Monday, December 15, 2008

Food & Grocery Retailing in the Recession: Wal-Mart CEO Describes Changes in Consumer Behavior-More Cheap Basics, More Cooking at Home; More Leftovers

If it's Sunday, it's "Meet the Press." But it's likely that the coffee viewers were drinking while watching the news program early Sunday morning was a basic brand brewed at home rather than a Mocha Latte from Starbucks.

NBC's "Meet the Press," America's Sunday morning news program of record, where U.S. Presidential candidates (and President-elect Barack Obama who appeared last week), foreign leaders and sometimes heads of major U.S. corporations go to address the leading political, social and economic issues of the day, featured a round table discussion yesterday on the news show which had outgoing Wal-Mart Stores, Inc. president and CEO Lee Scott as a member.

Scott recently retired from his CEO position at Wal-Mart and will be replaced at the end of January, 2009 by head of global operations Mike Duke. Scott will remain with the U.S.-based global mega-retailer in an advisory capacity for a couple years.

Wal-Mart CEO Scott joined a roundtable discussion moderated by NBC News' David Gregory, who was recently named as the permanent replacement for the late Tim Russert as moderator of the news program, on yesterday's "Meet the Press," which also featured: Michigan Gov. Jennifer Granholm; former Massachusetts Governor, Republican Candidate for President, investment banker and entrepreneur Mitt Romney; former Hewlett-Packard CEO and economic advisor to John McCain's campaign for President, Carly Fiorina; and Google CEO Eric Schmidt. The discussion topic was the state of the U.S. economy, the financial crisis and recession, and American consumers.

The Wal-Mart CEO said on the program yesterday that the retailer is seeing major changes in the ways its customers are behaving in the current, serious economic recession.

"The number one concern among consumers today is their job, plain and simple," Scott said yesterday on "Meet the Press."

He offered this example and analysis from Wal-Mart USA's pharmacy group: "In our pharmacy group, we have increases in prescription drugs, but not at the same rate it was," he said. "What we're seeing is an increase in self-treatment."

Scott also said customers are changing the types of foods they buy at Wal-Mart.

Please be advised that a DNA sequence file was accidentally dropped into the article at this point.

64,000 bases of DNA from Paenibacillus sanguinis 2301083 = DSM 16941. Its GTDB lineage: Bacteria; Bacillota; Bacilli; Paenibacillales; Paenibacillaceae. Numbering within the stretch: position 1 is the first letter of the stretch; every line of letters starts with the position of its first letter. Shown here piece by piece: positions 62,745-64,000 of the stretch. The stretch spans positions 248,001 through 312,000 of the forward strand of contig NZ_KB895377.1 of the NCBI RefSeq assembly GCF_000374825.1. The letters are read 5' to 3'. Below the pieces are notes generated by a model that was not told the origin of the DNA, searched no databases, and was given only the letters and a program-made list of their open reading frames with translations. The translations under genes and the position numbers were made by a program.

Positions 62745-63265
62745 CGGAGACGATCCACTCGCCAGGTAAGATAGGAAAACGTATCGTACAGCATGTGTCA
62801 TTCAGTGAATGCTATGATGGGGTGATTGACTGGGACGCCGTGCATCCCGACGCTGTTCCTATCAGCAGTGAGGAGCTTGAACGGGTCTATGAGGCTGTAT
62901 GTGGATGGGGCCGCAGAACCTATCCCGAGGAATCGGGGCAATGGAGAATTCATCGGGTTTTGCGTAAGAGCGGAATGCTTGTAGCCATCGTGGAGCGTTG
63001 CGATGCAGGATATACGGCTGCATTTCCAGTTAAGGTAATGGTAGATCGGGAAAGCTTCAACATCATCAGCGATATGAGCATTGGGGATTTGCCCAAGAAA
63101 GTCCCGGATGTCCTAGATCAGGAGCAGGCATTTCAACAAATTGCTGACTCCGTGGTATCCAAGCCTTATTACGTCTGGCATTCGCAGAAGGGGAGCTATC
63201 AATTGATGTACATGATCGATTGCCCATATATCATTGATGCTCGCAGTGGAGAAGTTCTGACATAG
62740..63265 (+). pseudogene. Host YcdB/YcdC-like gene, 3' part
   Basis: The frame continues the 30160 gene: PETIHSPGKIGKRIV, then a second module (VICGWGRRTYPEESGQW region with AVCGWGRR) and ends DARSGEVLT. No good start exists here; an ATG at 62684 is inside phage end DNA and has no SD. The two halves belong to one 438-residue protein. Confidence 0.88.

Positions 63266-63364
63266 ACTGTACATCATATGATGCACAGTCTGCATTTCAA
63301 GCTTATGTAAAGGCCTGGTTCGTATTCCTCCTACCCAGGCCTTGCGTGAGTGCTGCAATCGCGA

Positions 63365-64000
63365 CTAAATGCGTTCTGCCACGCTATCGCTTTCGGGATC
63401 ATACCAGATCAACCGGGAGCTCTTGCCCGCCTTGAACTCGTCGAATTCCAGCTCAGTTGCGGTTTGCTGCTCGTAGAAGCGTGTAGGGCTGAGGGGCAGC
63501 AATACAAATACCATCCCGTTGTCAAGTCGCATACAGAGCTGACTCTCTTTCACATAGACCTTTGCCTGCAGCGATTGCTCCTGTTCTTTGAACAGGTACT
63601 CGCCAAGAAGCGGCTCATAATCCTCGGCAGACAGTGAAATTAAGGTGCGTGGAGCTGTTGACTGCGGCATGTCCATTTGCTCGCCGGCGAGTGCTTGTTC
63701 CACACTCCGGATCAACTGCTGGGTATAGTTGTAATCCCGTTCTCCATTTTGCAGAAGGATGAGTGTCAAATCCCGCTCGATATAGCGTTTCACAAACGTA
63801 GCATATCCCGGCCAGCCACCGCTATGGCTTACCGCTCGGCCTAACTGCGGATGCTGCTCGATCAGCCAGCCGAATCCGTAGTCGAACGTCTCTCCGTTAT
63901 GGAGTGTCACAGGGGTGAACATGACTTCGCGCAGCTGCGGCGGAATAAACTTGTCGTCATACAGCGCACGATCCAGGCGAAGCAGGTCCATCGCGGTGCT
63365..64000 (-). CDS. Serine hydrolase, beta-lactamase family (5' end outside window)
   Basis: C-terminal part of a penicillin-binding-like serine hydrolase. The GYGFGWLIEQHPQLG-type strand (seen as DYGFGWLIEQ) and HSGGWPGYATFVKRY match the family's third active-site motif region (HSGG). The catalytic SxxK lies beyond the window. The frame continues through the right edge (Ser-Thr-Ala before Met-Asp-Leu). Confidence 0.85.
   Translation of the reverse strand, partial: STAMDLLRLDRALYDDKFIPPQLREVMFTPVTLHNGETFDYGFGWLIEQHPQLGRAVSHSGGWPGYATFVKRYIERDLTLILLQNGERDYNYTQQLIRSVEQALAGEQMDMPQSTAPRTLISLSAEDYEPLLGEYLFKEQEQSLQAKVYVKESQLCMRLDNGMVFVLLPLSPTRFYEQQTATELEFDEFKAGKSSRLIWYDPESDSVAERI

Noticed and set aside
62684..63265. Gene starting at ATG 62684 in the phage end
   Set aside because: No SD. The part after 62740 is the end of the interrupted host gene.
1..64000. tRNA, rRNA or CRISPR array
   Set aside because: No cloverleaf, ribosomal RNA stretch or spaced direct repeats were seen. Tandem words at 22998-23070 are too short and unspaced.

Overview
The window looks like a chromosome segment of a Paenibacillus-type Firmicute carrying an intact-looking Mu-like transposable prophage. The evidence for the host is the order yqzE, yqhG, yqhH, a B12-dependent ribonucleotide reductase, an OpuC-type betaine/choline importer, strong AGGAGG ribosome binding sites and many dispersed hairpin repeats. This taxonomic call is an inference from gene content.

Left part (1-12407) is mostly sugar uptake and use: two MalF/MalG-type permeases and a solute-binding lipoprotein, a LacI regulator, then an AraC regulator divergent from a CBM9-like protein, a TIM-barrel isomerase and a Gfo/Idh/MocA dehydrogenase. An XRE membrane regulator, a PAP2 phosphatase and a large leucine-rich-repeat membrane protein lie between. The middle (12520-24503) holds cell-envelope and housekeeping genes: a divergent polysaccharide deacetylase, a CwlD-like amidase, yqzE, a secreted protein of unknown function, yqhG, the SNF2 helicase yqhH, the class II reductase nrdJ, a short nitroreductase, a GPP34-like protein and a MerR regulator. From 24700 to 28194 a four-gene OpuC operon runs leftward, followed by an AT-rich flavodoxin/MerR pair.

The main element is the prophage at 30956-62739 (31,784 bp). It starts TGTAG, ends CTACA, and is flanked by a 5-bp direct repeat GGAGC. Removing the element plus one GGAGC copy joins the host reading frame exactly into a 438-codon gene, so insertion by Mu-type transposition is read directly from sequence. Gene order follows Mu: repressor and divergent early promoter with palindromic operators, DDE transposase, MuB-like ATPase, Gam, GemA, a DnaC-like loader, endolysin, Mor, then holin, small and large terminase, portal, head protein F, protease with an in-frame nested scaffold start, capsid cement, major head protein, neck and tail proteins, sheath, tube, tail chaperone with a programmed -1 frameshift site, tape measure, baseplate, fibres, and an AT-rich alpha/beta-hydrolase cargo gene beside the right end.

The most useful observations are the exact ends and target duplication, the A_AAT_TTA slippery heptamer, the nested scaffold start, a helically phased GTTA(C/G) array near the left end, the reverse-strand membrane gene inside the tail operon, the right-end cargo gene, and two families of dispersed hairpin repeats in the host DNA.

"We're seeing an increase in food storage as people are cooking more at home," he said. They are "using leftovers more extensively," and buying more frozen food.

Scott also said on "Meet the Press" yesterday that small businesses, which comprise a significant segment of Wal-Mart shoppers, particularly at the chain's Sam's Club wholesale stores, are changing their buying patterns and behavior. For example, he said cash-strapped restaurant owners, a group that buys regularly from Sam's Club, are shopping the stores more frequently to buy supplies as one day's cash flow allows them to buy supplies for the following day. No food storage among these small business customers, according to Wal-Mart's research.

Lee Scott also made a bit of news yesterday on the news program, saying the chain, which is the largest corporation and retailer in the world, as well as being the number one retailer of all products, including food and groceries in the U.S., has reached out to the incoming Obama Administration, offering to share its expertise in the health care and environmental areas with the President-elect, along with working in both areas with the new administration when it takes office in January 2009.

Scott said these are two areas that profoundly are effecting Wal-Mart shoppers and the companies that do business with Wal-Mart as vendors and service providers.

Wal-Mart "has reached out to President-elect Obama's team to work on the U.S. health care and energy issues," he said, adding that people critical of Wal-Mart's involvement in political debates were "on the wrong track."

"These are not times to be self-serving," Scott said. "We have a responsibility to participate."

[You can view a video of yesterday's roundtable discussion on "Meet the Press" here.]